As reported in expressnews.com:
Joseph Larsen, a Houston-based open records lawyer, said if Texas A&M owns the animals, the chapter cited in the attorney general’s opinion that grants veterinarian-client confidentiality should not apply because the veterinarians are working for the university. He said the law applies only to veterinarians who see animals that are owned by someone else.
However, nothing in the Texas Veterinary Practice Act provides such an exception.
A client is defined as the “owner or other caretaker of the animal.” § 801.351(a)(1).
Furthermore, veterinary practice requires the existence of a veterinarian-client-patient relationship which exists between laboratory animal veterinarians, Texas A&M and the animals in their care. The law sets forth requirements of the Veterinarian-Client-Patient Relationship as follows:
a) A person may not practice veterinary medicine unless a veterinarian-client patient relationship exists. A veterinarian-client-patient relationship exists if the veterinarian:
(1) assumes responsibility for medical judgments regarding the health of an animal and a client, who is the owner or other caretaker of the animal, agrees to follow the veterinarian’s instructions;
(2) possesses sufficient knowledge of the animal to initiate at least a general or preliminary diagnosis of the animal’s medical condition; and
(3) is readily available to provide, or has provided, follow-up medical care in the event of an adverse reaction to, or a failure of, the regimen of therapy provided by the veterinarian.
(b) A veterinarian possesses sufficient knowledge of the animal for purposes of Subsection (a)(2) if the veterinarian has recently seen, or is personally acquainted with, the keeping and care of the animal by:
(1) examining the animal; or
(2) making medically appropriate and timely visits to the premises on which the animal is kept.
c) A veterinarian-client-patient relationship may not be established solely by telephone or electronic means. (Section 801.351)
There are no laws or regulations exempting laboratory animal veterinarians from licensure in Texas. However, the “board may issue a special license to practice veterinary medicine to an applicant who is: (1) a member of the faculty or staff of a board-approved veterinary program at an institution of higher education … . ” Section 801.256.
Special licenses may also be granted to veterinarians working for the Texas Animal Health Condition or the Texas Veterinary Medical Diagnostic Laboratory, but a special license is not available for a laboratory animal veterinarian serving in that capacity for a university.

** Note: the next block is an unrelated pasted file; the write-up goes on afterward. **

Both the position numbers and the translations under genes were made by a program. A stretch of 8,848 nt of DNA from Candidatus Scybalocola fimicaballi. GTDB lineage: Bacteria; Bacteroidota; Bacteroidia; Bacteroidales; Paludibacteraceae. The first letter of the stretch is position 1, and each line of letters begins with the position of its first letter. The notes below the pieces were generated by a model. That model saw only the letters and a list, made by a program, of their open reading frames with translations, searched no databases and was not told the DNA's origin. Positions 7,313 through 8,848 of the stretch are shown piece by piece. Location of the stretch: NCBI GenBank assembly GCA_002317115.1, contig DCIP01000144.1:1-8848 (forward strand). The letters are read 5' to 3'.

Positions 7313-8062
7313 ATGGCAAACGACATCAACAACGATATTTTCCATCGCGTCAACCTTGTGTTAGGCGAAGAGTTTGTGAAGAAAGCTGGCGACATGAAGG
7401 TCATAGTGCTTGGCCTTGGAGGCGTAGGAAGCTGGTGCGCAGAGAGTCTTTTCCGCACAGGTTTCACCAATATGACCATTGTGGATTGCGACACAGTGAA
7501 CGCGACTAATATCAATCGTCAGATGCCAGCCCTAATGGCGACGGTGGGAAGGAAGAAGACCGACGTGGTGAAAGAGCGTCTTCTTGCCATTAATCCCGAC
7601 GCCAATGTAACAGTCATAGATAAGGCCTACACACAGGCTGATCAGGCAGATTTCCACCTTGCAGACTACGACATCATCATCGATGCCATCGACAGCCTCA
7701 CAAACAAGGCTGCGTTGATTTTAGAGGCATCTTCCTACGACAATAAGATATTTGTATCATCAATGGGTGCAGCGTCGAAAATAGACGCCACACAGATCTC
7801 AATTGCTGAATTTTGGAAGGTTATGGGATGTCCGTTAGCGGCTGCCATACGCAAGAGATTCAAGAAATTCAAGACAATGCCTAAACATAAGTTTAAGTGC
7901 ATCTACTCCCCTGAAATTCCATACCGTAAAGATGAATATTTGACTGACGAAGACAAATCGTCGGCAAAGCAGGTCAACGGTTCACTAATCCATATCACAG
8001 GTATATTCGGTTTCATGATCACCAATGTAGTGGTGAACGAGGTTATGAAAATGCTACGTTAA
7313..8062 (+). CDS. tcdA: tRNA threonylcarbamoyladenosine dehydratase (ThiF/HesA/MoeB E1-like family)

In other jurisdictions, like New Jersey, the “practice of veterinary medicine, surgery, and dentistry” does not include:
(6) Any properly trained animal health technician or other properly trained assistant, who is under the responsible supervision and direction of a licensed veterinarian in his practice of veterinary medicine, if the technician or assistant does not represent himself as a veterinarian or use any title or degree pertaining to the practice thereof and does not diagnose, prescribe, or perform surgery. (N.J.S.A 45:16-8.1.)
However, a laboratory animal veterinarian providing for the clinical care of the animals may still have to be licensed and governed by veterinary practice state laws.
The Beagle Freedom Project, concerned that Texas may set a new precedent for universities in other states, is reportedly considering filing a lawsuit.
Notably, Florida, known for its expansively permissive open public records act, has recently adopted a law which provides for an exemption to the State’s open public records act for animal medical records held by any state college of veterinary medicine that is accredited by the American Veterinary Medical Association Council on education.
In support of this law, the
Legislature finds that the release of such animal medical records compromises the confidentiality protections otherwise afforded the owners of such animals treated by licensed veterinarians in this state . . . [and] that the privacy concerns that result from the release of animal medical records outweigh any public benefit that may be derived from the disclosure of the information.
These concerns arguably also apply to animals owned by research facilities.